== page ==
Sun's Open Source WSRP Project at java.net provides the implementation of the WSRP 1.0 specification and runs on Sun's Open Source Portlet Container. The instructions on the WSRP project site are detailed and are in easy to understand and use steps. Please follow the instructions to get the source, compile and create a distribution. Once you have the distribution, to administer and manage the WSRP Producer and Consumer, two administration portlets are provided with the source, which are built along with the other sources.
    Please ensure that JAVA_HOME is set to jdk 1.5 home as the admin server uses the platform MBean server to register the MBeans required for administration and management of WSRP Producer and Consumer. Follow the below steps to get your administration portlets up and running.

Start the Admin server:

  1. cd <wsrp-directory>/dist/wsrp
  2. Edit config/deployenv.conf file to provide the GLASSFISH_HOME and the data storage directory where the WSRP Producer and Consumer data will be stored. You may have already done this if you have deployed the WSRP Producer and Consumer. If so, then you can skip this step.
  3. cd <wsrp-directory>/dist/wsrp/admin
  4. $JAVA_HOME/bin/rmiregistry 1099 &
  5. $ANT_HOME/bin/ant -f run.xml

This will start the admin server and create a producers.xml file in the data storage directory specified in <wsrp-directory>/dist/wsrp/config/deployenv.conf and also a consumer.xml file containing the default information.

Deploy the Admin portlets: 

  1. Access the Portlet Container Driver at http://<hostname>:<port>/portletcontainerdriver/dt
  2. Click on the Admin tab.
  3. In the Deploy a Portlet section, browse to the directory <wsrp-directory>/dist/wsrp/admin and select the wsrp-producer-portlet.war.
  4. Deploy the portlet.
  5. Similarly browse, select and deploy wsrp-consumer-portlet.war.
  6. Click on the Portlets tab. You should be able to access both the administration portlets, with an entry for SampleProducer in the WSRP Producer Portlet.

Use the Admin Portlets:

  1. Click on the SampleProducer link and update the Producer by selecting the Portlets that you want to be exposed to the Consumers.
  2. Copy the WSDL url of the Producer. Save the Producer.
  3. In the WSRP Consumer Portlet, click on New button.
  4. Provide the WSDL url of the Producer. (Paste the copied url)
  5. Click on Get Info button. This will get the Service Description of the Producer.
  6. Provide the appropriate details. Click on Save.
  7. The newly created Consumer would be visible in a table in the WSRP Consumer Portlet.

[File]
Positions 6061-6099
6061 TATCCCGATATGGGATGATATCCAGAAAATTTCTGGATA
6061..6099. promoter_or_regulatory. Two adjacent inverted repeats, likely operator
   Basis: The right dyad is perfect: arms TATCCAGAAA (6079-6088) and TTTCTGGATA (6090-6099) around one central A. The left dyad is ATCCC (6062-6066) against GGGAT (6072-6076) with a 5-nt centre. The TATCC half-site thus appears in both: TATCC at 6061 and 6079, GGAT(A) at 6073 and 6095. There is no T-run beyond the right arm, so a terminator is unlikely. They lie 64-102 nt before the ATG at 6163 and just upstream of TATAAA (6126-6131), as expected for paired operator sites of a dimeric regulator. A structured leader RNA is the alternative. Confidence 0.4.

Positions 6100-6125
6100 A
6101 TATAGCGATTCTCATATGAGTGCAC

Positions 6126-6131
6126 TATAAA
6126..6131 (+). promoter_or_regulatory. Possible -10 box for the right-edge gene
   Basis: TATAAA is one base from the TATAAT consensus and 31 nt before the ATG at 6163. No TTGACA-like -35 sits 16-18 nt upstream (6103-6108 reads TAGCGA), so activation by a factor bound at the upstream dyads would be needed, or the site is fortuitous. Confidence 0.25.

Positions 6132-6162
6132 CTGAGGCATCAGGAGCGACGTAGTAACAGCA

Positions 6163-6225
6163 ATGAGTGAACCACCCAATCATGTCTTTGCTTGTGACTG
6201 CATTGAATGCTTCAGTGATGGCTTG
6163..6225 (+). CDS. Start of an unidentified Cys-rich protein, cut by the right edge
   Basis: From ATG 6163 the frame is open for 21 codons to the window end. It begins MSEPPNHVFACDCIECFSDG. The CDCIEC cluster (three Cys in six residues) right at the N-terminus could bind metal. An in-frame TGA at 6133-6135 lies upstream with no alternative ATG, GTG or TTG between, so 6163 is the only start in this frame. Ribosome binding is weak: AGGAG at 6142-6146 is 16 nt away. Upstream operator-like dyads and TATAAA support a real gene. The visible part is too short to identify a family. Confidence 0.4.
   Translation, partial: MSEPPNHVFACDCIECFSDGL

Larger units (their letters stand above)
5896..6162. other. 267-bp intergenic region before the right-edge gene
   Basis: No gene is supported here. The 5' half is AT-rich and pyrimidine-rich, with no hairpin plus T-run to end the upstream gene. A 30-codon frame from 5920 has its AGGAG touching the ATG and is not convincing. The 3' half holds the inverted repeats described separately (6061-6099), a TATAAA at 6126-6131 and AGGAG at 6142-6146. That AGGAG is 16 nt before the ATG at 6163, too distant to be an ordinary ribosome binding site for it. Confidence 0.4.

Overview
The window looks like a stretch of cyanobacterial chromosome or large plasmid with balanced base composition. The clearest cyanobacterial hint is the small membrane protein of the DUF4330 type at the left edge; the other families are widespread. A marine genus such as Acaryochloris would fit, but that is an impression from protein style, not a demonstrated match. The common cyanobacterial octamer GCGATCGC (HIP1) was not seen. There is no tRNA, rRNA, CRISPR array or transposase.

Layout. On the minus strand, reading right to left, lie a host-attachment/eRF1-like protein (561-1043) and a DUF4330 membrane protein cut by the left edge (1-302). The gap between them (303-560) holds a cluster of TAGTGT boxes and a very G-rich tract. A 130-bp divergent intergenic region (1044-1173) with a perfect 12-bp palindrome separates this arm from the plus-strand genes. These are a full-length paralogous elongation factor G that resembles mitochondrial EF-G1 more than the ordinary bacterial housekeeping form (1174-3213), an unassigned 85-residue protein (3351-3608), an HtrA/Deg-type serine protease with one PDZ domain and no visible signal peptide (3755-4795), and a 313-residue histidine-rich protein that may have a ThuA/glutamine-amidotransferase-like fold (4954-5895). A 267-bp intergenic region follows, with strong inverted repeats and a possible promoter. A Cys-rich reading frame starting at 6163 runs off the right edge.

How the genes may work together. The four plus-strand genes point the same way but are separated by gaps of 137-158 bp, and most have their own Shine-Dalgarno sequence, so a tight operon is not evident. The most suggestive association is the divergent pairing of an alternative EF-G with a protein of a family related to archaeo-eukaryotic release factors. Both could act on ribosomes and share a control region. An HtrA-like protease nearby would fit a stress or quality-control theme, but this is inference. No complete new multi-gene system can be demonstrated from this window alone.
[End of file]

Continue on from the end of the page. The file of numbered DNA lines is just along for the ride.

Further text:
8. Click on the "Create" link in the newly created Consumer row. This is to create a channel.
  9. Select one of the Portlets whose display names are provided in a drop down list (these are the portlets that are made available in the WSRP Producer), and provide the name for the channel.
  10. Click on Save. This will create a new channel for the remote portlet.
  11. Click on the WSRP tab. You will be able to access the remote portlet.


That's all there is to it really. The number of steps may seem to be overwhelming, but it is very easy to follow and will indeed get you up and running very quickly. Try it out and if you have any doubts, concerns, comments or downright criticisms please feel free to let us know at users@wsrp.dev.java.net.

Rock on. :)


 

Open Source WSRP implementation for preview

    It gives me great pleasure to write about the fact that the WSRP 1.0 open source implementation by Sun is out for preview. The project can be accessed at https://wsrp.dev.java.net

    The documentation of how to get this working on the Sun's open source  Portlet Container is present on the site. Please feel free to download the code and use it. If you do have any problems, please let us know at users@wsrp.dev.java.net and we will be more than happy to help you out and take your feedback.

But for now, this is a time to cherish for the WSRP team. Team lets a take a bow :)

Wednesday Sep 20, 2006

Deploying portlets on Sun Open Source Enterprise Class Portlet Container

    If you have already installed Sun Open Source Enterprise Class Portlet Container and want to deploy your portlets and test them, you can do so quite easily. Right now, Sun Portlet Container comes with tasks for deploying portlets when the Portlet Container is deployed on GlassFish. To deploy the Sun Portlet Container on GlassFish, please check out my previous blog entry.

    If you have built the portlet container, then a dist/portlet-container directory would be created containing among various directories, a bin directory. I'll refer to this dist/portlet-container as  PORTLET_CONTAINER_HOME.
    So to deploy your portlets, follow these simple steps  :
  1. Start GlassFish application server.
  2. cd $PORTLET_CONTAINER_HOME/bin
  3. ant deploy-portlet -Dportlet-war=<name-of-the-portlet-war>
    That about does it for the deployment of your portlet.

    So, for instance, if you have developed a portlet with portlet name WeatherPortlet which is bundled in a war named prediction.war present in a directory like /space/work/portlets, you can deploy the same using

       ant deploy-portlet -Dportlet-war=/space/work/portlets/prediction.war

    You can access this portlet via the following link (assuming defaults, of course)

    http://localhost:8080/portletcontainerdriver/ospc?pc.portletId=prediction.WeatherPortlet

    So start coding your portlets and testing them in an easy way.

<script type="text/javascript" src="http://www.google-analytics.com/urchin.js">
</script>
<script type="text/javascript">
_uacct = "UA-903907-1";
urchinTracker();
</script>

About

karthiksudarshan

Search

Categories
Archives
« April 2014
SunMonTueWedThuFriSat
  
1
2
3
4
5
6
7
8
9
10
11
12
13
14
15
16
17
18
19
20
21
22
23
24
25
26
27
28
29
30
   
       
Today